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The recently discovered Alzheimer's genes will wait for future treatments



These genes, along with others previously identified, work with tandem to control the functions of the body that affect the development of diseases.

"This is a breakthrough in improving analysis and improving understanding of Alzheimer's disease," said Richard Isaacson, a neurologist at the Weill Cornell Medicine, who is leading the Alzheimer's Prevention Clinic.

"The discovery of these new genes allows vaccines to be targeted by therapeutic interventions for diabetics," said Isaacson, who did not participate in the research. "It also gives us a broader perspective on Alzheimer's potential reasons."

The discovery of the research will not change "everyday life or medical practice" at any time, "said Heather Snyder, Director of the Alzheimer's Association, General Director of Medical and Scientific Research.

"That said," they give us valuable knowledge based on Alzheimer's disease and other dementia, "Snyder added.

Unprecedented numbers

The Hussman Institute of Human Genomics University, a researcher from the international research team, has analyzed the data collected in four centers, two in the United States and two Europe, the data that make up the Alzheimer's International Genome Project.
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The research published in Nature Genetics on Thursday was a genome of the second group's research against a group of people led by a group of people with Alzheimer's disease. The first study published in 2013 includes about 75,000 people and has identified 11 gene loci or locations previously unknown to Alzheimer's development.

When the number rose to 94,000, the new study gave more data to 30% of the study, which allowed researchers to check for up to 20 previously discovered genes and add four.

As a gene called ADAM10 called genes (IQCK, ACE, ADAMTS1 and WWOX), Alzheimer's development occurs. But after understanding and analyzing their specific functions, researchers can say they can develop drug targets.

"Alzheimer's is a complex illness, like Huntington or Parkinson's, a gene changes and you get the disease," said Dr. Margaret Perica-Vance, the Hussman Institute's director.

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"Together with Alzheimer's disease, many genes work together," said Pericak-Vances. "We tried to get rare variants of the genes that could help Alzheimer's, and we could not do that. to make this sample size ".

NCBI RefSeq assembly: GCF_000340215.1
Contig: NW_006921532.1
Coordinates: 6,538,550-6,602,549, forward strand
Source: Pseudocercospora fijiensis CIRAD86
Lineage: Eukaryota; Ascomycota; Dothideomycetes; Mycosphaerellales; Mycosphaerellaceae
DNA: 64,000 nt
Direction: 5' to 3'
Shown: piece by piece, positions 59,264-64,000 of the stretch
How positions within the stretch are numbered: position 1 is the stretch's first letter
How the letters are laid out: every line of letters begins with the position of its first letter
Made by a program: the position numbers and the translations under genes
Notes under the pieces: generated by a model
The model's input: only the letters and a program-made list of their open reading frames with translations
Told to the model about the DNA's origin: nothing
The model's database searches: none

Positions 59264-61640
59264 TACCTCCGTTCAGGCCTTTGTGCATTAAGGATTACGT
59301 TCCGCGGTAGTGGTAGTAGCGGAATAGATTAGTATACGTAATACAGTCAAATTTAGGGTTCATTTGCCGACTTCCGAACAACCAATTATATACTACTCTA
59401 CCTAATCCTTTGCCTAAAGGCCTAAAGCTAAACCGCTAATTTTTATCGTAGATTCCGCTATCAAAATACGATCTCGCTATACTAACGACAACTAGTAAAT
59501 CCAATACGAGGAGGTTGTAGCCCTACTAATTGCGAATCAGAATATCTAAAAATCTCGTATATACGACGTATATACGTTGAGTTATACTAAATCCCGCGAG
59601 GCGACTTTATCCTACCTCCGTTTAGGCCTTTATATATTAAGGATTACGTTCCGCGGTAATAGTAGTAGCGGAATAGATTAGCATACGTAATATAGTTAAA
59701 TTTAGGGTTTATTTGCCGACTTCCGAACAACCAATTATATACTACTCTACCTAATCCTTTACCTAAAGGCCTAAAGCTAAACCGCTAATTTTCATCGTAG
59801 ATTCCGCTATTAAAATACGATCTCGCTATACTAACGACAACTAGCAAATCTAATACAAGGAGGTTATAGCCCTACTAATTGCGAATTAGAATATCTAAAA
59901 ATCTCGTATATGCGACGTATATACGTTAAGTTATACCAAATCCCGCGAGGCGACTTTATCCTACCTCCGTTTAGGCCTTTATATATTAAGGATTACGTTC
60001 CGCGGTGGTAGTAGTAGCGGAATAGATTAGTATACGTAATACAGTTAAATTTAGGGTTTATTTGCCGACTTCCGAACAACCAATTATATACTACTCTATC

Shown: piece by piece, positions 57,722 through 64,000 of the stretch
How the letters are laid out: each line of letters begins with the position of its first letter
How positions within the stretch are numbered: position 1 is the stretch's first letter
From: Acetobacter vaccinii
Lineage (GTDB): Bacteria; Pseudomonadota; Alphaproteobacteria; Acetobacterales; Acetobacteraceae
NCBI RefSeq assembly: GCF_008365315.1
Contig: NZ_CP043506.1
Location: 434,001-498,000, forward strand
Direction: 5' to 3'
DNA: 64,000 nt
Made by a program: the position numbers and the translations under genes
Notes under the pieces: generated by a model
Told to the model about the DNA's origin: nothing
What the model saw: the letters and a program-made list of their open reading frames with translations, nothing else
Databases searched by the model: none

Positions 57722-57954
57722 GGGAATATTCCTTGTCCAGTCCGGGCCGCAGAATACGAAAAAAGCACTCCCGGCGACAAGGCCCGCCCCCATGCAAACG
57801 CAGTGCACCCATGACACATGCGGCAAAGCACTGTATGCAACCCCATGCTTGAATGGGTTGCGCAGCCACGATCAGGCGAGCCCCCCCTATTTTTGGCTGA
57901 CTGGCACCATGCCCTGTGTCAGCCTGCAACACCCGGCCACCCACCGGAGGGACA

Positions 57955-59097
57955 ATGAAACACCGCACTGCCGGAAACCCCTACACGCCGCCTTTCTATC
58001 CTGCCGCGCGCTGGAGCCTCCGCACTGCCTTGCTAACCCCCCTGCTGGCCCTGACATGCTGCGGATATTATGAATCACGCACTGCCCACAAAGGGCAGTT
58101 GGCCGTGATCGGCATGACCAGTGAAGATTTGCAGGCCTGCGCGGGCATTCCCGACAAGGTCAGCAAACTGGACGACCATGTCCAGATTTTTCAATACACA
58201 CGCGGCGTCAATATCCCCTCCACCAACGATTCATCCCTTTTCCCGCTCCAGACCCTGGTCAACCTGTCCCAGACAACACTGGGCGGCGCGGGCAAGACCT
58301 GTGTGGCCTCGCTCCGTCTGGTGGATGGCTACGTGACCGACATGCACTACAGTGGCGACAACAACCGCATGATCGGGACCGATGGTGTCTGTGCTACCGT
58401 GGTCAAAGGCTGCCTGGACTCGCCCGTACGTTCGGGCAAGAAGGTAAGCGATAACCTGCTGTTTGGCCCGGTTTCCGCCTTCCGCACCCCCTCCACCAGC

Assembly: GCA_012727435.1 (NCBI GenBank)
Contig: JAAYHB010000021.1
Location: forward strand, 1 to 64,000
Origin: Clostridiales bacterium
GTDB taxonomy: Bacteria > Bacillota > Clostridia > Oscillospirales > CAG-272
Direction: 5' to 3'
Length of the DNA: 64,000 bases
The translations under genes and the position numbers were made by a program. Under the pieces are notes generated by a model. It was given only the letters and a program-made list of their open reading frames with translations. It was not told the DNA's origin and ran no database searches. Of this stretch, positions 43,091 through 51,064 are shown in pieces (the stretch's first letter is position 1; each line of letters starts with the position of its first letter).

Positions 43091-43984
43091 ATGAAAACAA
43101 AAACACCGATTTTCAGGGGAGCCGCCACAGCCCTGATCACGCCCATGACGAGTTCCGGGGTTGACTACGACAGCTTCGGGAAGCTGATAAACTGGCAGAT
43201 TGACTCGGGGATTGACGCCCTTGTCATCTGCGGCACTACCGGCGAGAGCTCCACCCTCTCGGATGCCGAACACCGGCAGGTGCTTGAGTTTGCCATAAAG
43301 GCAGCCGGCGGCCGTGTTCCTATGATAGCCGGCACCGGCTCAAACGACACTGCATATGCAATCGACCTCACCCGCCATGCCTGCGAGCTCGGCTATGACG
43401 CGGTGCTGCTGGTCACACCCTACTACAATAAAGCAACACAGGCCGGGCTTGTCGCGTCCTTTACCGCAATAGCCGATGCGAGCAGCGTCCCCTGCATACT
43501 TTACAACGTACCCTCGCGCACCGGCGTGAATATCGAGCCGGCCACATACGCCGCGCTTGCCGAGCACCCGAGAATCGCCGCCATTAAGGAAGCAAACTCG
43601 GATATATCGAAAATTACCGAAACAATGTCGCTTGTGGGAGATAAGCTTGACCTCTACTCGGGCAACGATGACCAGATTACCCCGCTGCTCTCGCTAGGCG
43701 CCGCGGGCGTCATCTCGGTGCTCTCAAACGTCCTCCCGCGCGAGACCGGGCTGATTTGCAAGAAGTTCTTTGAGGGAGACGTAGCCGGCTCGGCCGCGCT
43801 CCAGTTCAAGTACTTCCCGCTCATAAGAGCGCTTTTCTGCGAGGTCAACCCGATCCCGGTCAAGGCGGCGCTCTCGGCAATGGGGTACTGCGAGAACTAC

The study found that Alzheimer's disease was found in genes of amaloids and immune systems, said Professor of Neurology Rudy Tanzi, Harvard, Director of the Alzheimer's Genome Project and member of the international consortium.

"We saw early in the morning, but it was not verified [genome-wide association study], "Tanzi said." So it seems exciting to become an amyloid as an important player.

"I must also say that the other main pathways to other amyloid genes we are seeing are innate immunities," said Tanz. "In this study we are further intensifying genetic immunity genes that cause suspicion of neuroinflammation."

Neuroinflammatory susceptibility is essential, as Tanzi says: "at the end of the day, plates and tangles can set the stage, but the neuroinflammation that kills unwanted neurons is to achieve dementia."

Now, they have a dozen target genes that connect Alzheimer's immunity, Tanzania said it would "facilitate the discovery of new drugs."

Accuracy medicine

The increase in the size of the sample has allowed researchers to find genes of genes that can cause Alzheimer's development. "And some of these genes allow more than one function," said head writer Brian Kunkle, associate scientist at the Hussman Institute.

"Risks can be higher through illnesses," said Kunkle. "The risk and treatment of each person will be predicted for what kind of person there are in these 25 genes or other biomarkers."

Isaacson said he would bring ongoing work "into the most exquisite medicine".

"A person can take several roads of Alzheimer's," said Isaacson. "To find out about how a person works through the identification of the gene, specific interventions that may be preferable for that specific person".

As for what happens, Kunkler is optimistic.

"It's hard to say if someone is helping with Alzheimer's," he said. "Fortunately, there will be treatments developed for those families with a risk of risk."


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